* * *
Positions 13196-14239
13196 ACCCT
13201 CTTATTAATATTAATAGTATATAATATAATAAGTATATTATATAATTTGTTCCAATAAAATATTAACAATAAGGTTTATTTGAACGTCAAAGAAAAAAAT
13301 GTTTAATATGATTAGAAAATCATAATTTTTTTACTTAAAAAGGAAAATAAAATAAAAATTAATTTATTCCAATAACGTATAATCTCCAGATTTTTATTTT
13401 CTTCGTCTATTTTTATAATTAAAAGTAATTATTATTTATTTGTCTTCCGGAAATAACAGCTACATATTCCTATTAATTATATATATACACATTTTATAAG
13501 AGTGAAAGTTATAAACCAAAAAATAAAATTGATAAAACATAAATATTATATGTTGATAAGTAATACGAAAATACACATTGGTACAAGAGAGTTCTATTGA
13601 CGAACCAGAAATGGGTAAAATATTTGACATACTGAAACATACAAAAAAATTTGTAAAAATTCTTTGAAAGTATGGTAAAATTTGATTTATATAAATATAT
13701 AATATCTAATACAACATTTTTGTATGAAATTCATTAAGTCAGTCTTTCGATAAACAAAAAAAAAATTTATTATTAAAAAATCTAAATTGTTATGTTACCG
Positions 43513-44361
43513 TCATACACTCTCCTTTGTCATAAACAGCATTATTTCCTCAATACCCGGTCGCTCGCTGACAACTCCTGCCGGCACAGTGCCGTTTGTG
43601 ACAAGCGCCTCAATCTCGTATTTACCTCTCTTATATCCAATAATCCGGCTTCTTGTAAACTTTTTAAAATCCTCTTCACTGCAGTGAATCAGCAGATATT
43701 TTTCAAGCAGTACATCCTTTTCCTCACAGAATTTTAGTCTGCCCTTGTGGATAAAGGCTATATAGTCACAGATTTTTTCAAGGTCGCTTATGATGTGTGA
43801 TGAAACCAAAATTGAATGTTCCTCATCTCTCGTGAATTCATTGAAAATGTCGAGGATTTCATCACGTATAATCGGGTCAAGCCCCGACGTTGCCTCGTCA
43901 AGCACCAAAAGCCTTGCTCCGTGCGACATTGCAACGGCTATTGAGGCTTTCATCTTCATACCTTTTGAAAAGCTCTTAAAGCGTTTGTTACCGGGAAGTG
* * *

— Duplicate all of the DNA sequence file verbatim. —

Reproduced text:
Positions 13196-14239
13196 ACCCT
13201 CTTATTAATATTAATAGTATATAATATAATAAGTATATTATATAATTTGTTCCAATAAAATATTAACAATAAGGTTTATTTGAACGTCAAAGAAAAAAAT
13301 GTTTAATATGATTAGAAAATCATAATTTTTTTACTTAAAAAGGAAAATAAAATAAAAATTAATTTATTCCAATAACGTATAATCTCCAGATTTTTATTTT
13401 CTTCGTCTATTTTTATAATTAAAAGTAATTATTATTTATTTGTCTTCCGGAAATAACAGCTACATATTCCTATTAATTATATATATACACATTTTATAAG
13501 AGTGAAAGTTATAAACCAAAAAATAAAATTGATAAAACATAAATATTATATGTTGATAAGTAATACGAAAATACACATTGGTACAAGAGAGTTCTATTGA
13601 CGAACCAGAAATGGGTAAAATATTTGACATACTGAAACATACAAAAAAATTTGTAAAAATTCTTTGAAAGTATGGTAAAATTTGATTTATATAAATATAT
13701 AATATCTAATACAACATTTTTGTATGAAATTCATTAAGTCAGTCTTTCGATAAACAAAAAAAAAATTTATTATTAAAAAATCTAAATTGTTATGTTACCG
Positions 43513-44361
43513 TCATACACTCTCCTTTGTCATAAACAGCATTATTTCCTCAATACCCGGTCGCTCGCTGACAACTCCTGCCGGCACAGTGCCGTTTGTG
43601 ACAAGCGCCTCAATCTCGTATTTACCTCTCTTATATCCAATAATCCGGCTTCTTGTAAACTTTTTAAAATCCTCTTCACTGCAGTGAATCAGCAGATATT
43701 TTTCAAGCAGTACATCCTTTTCCTCACAGAATTTTAGTCTGCCCTTGTGGATAAAGGCTATATAGTCACAGATTTTTTCAAGGTCGCTTATGATGTGTGA
43801 TGAAACCAAAATTGAATGTTCCTCATCTCTCGTGAATTCATTGAAAATGTCGAGGATTTCATCACGTATAATCGGGTCAAGCCCCGACGTTGCCTCGTCA
43901 AGCACCAAAAGCCTTGCTCCGTGCGACATTGCAACGGCTATTGAGGCTTTCATCTTCATACCTTTTGAAAAGCTCTTAAAGCGTTTGTTACCGGGAAGTG